What I See Is The End Of The End

Unwound's reunion just feels different.

What I See Is The End Of The End
Bad photo of Unwound by me

"I never thought I'd get to see [band] play live." That's a sentence I've said a lot over the past five years, but it's only been intensified now that we've entered a post-pandemic, show-going world. I remember in 2020, with us all sequestered in our homes, saying that once shows started happening again, we'd see a rash of reunions and anniversary tours. While that was by no means a unique thought, I do wonder if, by the numbers, that has actually bared fruit. All I know is that it certainly feels that way to me.

Just this week, I saw Unwound, the latest in the line of, "I never thought I'd see" bands to come back. While I've seen a lot of great artists get back up on the stage the past couple of years — Jawbreaker, AVAIL, Mercyful Fate, Algernon Cadwallader, just to name a few — none of them felt like Unwound did.

For one, from the very first time I heard Unwound's music, way back on a used copy of Repetition I scored in the late 2000s, their music always felt mature to me. That's an adjective that could easily translate to "boring as hell," but I promise that's not what I mean. For all the energy and urgency that leapt out from the speakers when I spun that record, there was this perfect balance of intentional and experimental, creating a sound that had trace elements of post-hardcore, indie-rock, emo, and noise-rock but never felt beholden to any of them. It's why they could release records on both Kill Rock Stars and Gravity Records because they bisected scenes and hit the folks who found themselves on the outermost fringes of who were desperately looking for something new.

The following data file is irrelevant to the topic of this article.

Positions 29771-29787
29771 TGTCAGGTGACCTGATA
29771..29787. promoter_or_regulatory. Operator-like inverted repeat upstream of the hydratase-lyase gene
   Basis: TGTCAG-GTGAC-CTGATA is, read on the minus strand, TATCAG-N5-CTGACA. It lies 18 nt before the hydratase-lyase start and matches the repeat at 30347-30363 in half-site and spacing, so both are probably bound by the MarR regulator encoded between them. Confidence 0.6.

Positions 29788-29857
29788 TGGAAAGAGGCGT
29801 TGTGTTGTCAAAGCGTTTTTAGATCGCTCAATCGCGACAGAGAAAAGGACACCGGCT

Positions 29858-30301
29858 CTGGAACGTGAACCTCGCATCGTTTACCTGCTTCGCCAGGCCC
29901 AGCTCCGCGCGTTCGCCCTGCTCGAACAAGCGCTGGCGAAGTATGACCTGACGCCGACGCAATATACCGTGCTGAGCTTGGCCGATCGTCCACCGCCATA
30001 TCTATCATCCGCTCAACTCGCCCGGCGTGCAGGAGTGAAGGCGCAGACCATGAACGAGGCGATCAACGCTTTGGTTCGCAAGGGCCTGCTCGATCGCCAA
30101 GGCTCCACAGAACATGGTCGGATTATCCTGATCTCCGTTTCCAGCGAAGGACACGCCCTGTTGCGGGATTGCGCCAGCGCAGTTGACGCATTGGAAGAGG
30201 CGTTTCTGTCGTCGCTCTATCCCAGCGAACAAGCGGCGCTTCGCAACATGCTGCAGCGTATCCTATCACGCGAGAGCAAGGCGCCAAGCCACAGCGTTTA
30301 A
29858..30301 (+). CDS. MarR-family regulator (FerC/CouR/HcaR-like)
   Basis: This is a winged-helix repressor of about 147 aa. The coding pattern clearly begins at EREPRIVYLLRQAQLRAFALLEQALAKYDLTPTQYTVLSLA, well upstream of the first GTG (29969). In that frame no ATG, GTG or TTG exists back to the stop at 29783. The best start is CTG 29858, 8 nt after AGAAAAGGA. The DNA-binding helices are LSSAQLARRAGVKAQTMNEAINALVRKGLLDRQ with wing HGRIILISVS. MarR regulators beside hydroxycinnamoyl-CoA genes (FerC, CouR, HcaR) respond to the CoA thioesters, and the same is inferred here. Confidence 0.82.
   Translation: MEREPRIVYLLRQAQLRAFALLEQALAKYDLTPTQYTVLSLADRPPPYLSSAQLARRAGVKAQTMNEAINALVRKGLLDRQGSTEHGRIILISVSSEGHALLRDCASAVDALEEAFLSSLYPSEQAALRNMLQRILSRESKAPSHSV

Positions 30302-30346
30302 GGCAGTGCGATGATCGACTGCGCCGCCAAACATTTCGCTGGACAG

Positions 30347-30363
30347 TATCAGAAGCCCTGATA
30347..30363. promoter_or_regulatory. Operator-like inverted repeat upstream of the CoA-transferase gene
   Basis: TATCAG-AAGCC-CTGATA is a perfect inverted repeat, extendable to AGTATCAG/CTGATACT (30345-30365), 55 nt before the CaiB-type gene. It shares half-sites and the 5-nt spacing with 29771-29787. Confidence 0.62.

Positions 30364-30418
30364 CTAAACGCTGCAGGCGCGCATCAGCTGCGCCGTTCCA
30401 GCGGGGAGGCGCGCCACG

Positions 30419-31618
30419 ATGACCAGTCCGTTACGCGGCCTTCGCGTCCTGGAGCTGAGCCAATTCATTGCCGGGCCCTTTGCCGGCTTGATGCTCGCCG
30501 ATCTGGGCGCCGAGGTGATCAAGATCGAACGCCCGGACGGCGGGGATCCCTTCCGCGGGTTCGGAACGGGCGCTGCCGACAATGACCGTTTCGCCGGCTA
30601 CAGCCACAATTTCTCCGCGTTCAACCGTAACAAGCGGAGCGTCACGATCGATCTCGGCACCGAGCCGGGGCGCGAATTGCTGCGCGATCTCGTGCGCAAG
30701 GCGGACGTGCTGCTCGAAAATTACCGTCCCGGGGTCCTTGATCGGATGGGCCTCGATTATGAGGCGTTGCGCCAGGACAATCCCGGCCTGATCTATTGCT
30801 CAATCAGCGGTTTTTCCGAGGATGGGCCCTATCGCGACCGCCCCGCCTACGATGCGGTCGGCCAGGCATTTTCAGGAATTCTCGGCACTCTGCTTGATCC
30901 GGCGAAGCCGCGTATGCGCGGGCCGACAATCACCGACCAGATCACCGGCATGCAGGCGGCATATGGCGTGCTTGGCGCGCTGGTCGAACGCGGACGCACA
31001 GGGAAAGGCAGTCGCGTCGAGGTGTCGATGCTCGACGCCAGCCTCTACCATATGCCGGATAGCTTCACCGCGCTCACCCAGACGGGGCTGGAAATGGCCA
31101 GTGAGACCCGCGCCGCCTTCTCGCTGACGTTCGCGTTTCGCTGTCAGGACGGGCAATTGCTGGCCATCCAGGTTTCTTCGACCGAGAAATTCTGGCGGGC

Seeing Unwound on the Thalia Hall stage, it felt as if these songs were always meant to be aged into. While nostalgia can easily become a trap of simple pleasures and capitalistic gains, Unwound felt like they were floating above it all. While many bands take a bit of a winding path to reuniting, Unwound's story is a bit more unique. Personal demons led to inner turmoil that broke them apart, even if there was always a sense they didn't want to stop. Their coming back doesn't just feel right, it feels appropriate — they never wanted to leave.

Seeing Unwound up on stage, the difference between those other long-shot reunion sets and this one couldn't have been starker. It's a bit of a trope to say that people hate reunions because they end up leaving disappointed but, truth be told, I find the vast majority to be successful. It's a thrill, and most of the bands sound miles better than they did back then anyway. Yet, few have ever felt as absolutely right as this. The band's intensity and urgency were still there, as one song flowed into the next, feeling like every decision — yes, even the weird 10-minute intermission near the end — all felt so perfectly considered and necessary.